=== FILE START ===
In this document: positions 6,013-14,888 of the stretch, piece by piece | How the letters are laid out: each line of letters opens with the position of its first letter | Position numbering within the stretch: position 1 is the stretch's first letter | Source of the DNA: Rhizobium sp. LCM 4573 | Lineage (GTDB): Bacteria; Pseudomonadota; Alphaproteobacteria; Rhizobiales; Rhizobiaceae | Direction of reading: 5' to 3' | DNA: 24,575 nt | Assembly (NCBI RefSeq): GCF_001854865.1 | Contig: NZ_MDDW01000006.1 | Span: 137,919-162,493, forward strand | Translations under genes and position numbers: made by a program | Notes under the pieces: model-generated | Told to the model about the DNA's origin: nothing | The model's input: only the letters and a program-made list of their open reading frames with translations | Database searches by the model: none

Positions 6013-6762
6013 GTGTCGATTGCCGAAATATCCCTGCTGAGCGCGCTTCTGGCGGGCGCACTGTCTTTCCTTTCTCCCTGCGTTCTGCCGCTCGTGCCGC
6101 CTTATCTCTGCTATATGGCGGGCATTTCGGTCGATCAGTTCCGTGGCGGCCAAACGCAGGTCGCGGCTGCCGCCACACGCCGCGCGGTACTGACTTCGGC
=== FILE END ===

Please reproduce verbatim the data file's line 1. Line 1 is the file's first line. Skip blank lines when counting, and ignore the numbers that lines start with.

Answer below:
In this document: positions 6,013-14,888 of the stretch, piece by piece | How the letters are laid out: each line of letters opens with the position of its first letter | Position numbering within the stretch: position 1 is the stretch's first letter | Source of the DNA: Rhizobium sp. LCM 4573 | Lineage (GTDB): Bacteria; Pseudomonadota; Alphaproteobacteria; Rhizobiales; Rhizobiaceae | Direction of reading: 5' to 3' | DNA: 24,575 nt | Assembly (NCBI RefSeq): GCF_001854865.1 | Contig: NZ_MDDW01000006.1 | Span: 137,919-162,493, forward strand | Translations under genes and position numbers: made by a program | Notes under the pieces: model-generated | Told to the model about the DNA's origin: nothing | The model's input: only the letters and a program-made list of their open reading frames with translations | Database searches by the model: none